Slovenia’s COVID-19 tracing app - an OSS compliance view


In a letter dated 23 June 2020, the Slovenian Ministry of Health asked the Ministry of Public Administration to develop a tracing application for the SARS CoV-2 virus responsible for the disease COVID-19. The Slovenian government decided to avoid re-inventing the wheel and instead ordered the Ministry to develop an application based on the German model. In other words, the Slovenian version should function like the “Corona-Warn-App”. We of course hope that the software for our local version will be more compliant than the German application, since legal fact-checkers raised several red flags about it soon after its launch in relation to the inconsistencies in its open-source software licencing obligations.

Open source and compliance

Software developers who use open-source software (OSS) sometimes make the misguided assumption that because OSS is freely available it is also free of licencing obligations. But the term “open source” refers to the freedom to use the software and not freedom from the costs associated with using it.[1] Unlike commercial licences, under which users pay for the rights to use or distribute software, OSS programs are governed by their own licencing conditions which foresee strict contractual licencing conditions,[2] as for example the content of the licence texts or other information, even including the obligation to provide a copy of the new developed software itself.

One might still wonder what the fuss is all about: If the initial software is free, then the end software should be free too, right? Companies have adopted a wide variety of business models to solve the problem of how to  profit from OSS. These strategies exploit users’ willingness to purchase either additional software features under commercial licences (so called dual licencing arrangements), or purchase additional services related to the OSS. Bearing this in mind and the stipulation of some OSS licences, such as the GNU General Public Licence v 2.0 (GPL-2.0), that the usage and distribution rights terminate upon breach of the licence obligations, it becomes clear why an OSS compliance policy should be in place.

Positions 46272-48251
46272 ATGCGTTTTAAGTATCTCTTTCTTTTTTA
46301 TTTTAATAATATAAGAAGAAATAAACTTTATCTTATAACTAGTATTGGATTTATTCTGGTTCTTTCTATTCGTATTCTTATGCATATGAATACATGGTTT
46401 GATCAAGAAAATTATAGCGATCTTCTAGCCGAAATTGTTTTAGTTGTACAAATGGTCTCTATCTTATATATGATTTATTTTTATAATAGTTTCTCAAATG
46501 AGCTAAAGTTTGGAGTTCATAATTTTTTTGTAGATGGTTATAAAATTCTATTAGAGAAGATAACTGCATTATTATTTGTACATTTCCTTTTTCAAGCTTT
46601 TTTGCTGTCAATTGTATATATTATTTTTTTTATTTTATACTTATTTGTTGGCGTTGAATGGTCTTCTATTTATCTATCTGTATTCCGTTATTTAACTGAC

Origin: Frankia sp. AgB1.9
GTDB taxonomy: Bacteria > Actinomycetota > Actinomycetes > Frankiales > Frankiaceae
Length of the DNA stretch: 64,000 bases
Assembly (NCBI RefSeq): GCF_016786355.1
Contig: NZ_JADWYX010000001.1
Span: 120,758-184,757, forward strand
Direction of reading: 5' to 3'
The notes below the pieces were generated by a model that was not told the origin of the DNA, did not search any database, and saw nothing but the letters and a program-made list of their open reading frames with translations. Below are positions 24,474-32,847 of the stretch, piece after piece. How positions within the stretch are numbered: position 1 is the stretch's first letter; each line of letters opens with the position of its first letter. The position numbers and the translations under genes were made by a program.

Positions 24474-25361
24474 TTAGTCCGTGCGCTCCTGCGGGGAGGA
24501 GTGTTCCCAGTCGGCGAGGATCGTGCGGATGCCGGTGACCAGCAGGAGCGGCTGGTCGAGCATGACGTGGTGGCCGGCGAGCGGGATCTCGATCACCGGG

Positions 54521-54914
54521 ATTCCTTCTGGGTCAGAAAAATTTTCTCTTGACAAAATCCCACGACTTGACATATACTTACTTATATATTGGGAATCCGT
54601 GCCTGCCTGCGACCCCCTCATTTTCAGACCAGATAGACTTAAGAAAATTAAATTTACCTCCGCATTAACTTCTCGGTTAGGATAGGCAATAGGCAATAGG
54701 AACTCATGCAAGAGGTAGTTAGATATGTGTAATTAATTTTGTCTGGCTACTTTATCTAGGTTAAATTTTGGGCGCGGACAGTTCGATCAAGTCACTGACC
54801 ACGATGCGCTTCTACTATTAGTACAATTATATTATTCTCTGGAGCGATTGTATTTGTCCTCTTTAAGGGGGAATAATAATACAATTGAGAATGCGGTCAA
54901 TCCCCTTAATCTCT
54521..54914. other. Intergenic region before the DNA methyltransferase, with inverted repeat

OSS Case law

While initially disregarded as something out of the fringe-law box, OSS licence litigation cases have gained notoriety in recent years. In the 80s and 90s such cases were mainly settled out of court, until the 2004 German court decision that missing licence text and missing source code is a breach of the GPL-2.0 obligation and can lead to injunctive relief measures[3]. Four years later, the U.S.-based decision in Jacobsen v. Katzler[4] considered the ability of a copyright holder to control the future distribution and modification of the work where the copyright holder had offered it free for public use.[5] The Court of Appeals established that these licence terms are enforceable copyright conditions and sided with Jacobsen. Since Katzler had failed to comply with the required copyright notices of the software, he was violating the licence. Katzler was required to pay $100,000 to Jacobsen and was not allowed to reproduce any of its material. Nowadays court cases requesting compensation for damages due to OSS violations reach or even surpass the $100 million mark.[6]